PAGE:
I found one website that gives patient reviews about the organization. Granted, I am not completely sure of the credibility of the website….or those who present any information about it. I am not gullible enough to believe that any presence of data on the Internet means it is true. I also found a Bloomberg Business article about lawsuits against Laser Spine Institute, so I would think there may be more credibility with this information. I will leave it up to the reader to check its veracity of its statements.
Speaking of veracity of its statements, I am reminded of a similar “rosy picture” painted by commercials produced by the Cancer Treatment Centers of America. I have read articles that say that their success rates are heavily influenced by not taking on patient cases that may have more serious, more aggressive forms of cancer (that may not be as likely to survive). Quoting a Doctor interviewed for an article from Reuters News Service that Iinked to:
Accepting only selected patients and calculating survival outcomes from only some of them “is a huge bias and gives an enormous advantage to CTCA,” said biostatistician Donald Berry of MD Anderson Cancer Center in Houston.
This is more than just a nurse pointing out nonsensical responses to medical crises on Grey’s Anatomy (Don’t get me started!). This is irresponsibility among those whose motives are financially-oriented that patient-driven.
Author Note: This is an academic discussion about womens’ issues. Yes, I am male. Yes, I appreciate women. But I am a husband, and most importantly, father…including a pre-teen daughter. There continues to be a major disconnect between societal norms between what the media presents us and the reality we experience in our lives. This issue is more that just a talking point. The attempt to keep up with the unrealistic and arbitrary societal expectation generates incredible amounts of emotional damage. I am speaking up.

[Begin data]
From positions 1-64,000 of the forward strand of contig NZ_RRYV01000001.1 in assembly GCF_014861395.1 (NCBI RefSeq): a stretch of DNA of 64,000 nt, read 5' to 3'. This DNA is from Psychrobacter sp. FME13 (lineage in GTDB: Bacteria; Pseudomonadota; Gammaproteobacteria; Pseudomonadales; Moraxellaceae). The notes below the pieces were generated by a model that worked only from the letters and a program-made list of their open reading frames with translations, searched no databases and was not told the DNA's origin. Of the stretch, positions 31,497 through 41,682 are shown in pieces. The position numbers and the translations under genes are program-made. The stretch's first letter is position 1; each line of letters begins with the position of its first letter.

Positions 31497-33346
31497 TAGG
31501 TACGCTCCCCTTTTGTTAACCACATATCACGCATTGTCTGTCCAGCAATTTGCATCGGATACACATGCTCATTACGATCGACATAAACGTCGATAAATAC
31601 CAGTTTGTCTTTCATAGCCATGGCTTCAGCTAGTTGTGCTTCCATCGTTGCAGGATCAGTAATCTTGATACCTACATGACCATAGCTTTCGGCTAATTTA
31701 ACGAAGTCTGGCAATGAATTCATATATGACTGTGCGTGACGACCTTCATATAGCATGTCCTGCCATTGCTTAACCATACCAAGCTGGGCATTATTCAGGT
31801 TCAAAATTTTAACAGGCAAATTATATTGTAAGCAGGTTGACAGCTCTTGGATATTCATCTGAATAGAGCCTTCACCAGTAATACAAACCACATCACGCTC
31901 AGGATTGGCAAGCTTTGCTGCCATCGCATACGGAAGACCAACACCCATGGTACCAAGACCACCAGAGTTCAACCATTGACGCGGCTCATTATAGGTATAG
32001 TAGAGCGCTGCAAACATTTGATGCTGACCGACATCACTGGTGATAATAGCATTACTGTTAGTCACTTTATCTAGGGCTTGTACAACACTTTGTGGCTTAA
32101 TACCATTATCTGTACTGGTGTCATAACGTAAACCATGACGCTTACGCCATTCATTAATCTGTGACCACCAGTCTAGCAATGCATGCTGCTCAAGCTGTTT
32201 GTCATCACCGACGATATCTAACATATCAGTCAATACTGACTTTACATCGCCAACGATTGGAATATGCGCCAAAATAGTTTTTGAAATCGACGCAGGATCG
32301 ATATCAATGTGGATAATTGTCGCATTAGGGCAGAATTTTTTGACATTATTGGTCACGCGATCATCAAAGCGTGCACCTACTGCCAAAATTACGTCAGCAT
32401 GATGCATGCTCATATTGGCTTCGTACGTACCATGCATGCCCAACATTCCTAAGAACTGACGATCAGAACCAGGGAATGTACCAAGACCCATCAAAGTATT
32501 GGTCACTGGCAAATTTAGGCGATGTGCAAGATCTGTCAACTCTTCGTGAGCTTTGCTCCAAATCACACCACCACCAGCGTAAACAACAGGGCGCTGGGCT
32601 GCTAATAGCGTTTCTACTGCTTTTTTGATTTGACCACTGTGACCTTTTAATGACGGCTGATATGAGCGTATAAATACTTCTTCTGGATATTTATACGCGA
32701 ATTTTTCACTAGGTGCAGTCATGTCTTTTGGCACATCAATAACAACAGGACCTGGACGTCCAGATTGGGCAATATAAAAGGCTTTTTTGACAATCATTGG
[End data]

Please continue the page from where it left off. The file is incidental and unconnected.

I have been on the planet for quite some time. I have been aware of the female form for several decades. Apparently, so have scientists, evolutionary theorists, and Playboy Magazine editors. I also know that models used to advertise consumer goods do not share the concept of the “ideal hip-to-waist ratio” and- by comparison – are anorexic. The malnourished supermodel standard war continues, but a recent battle victory has occurred. Sports Illustrated Magazine has selected three models for their 2016 swimsuit issue, which includes Ashley Graham. The significance being Ashley has one of the nation’s most common, yet unrecognized resources: curves. This isn’t necessarily a pivotal moment in the history, but a step towards normalizing normality.
Google on your own to see how the “ideal female figure” has changed, even by decade. Note: the 1960s and 1980s appreciated curves, but the 1970s (See: the model named ‘Twiggy’) were much like the “heroin chic ” phase that occurred in the 1990s.
If something were to affect our access to our wealth (like money), I doubt it would last long. The scarcity of money may occur if financial institutions are inaccessible. People would, at first, try to fall back on a system they are intimately familiar with – however, I believe it would quickly shift to a barter system.
Goods and services would gain value among the masses, as they vie for what is actually needed. Supply and demand would shape the perceived value of anything, as it always has been. Food, clothing, shelter building supplies, and items for basic needs would have the most value. Followed by the anything for social or emotional survival, such as comfort goods (coffee, alcohol, etc.) Those possessing skills that would have meaning in the apocalyptic world, such as construction, manufacturing (both limited by power and tool issues), as well as medical, food prep, and other basic life skills.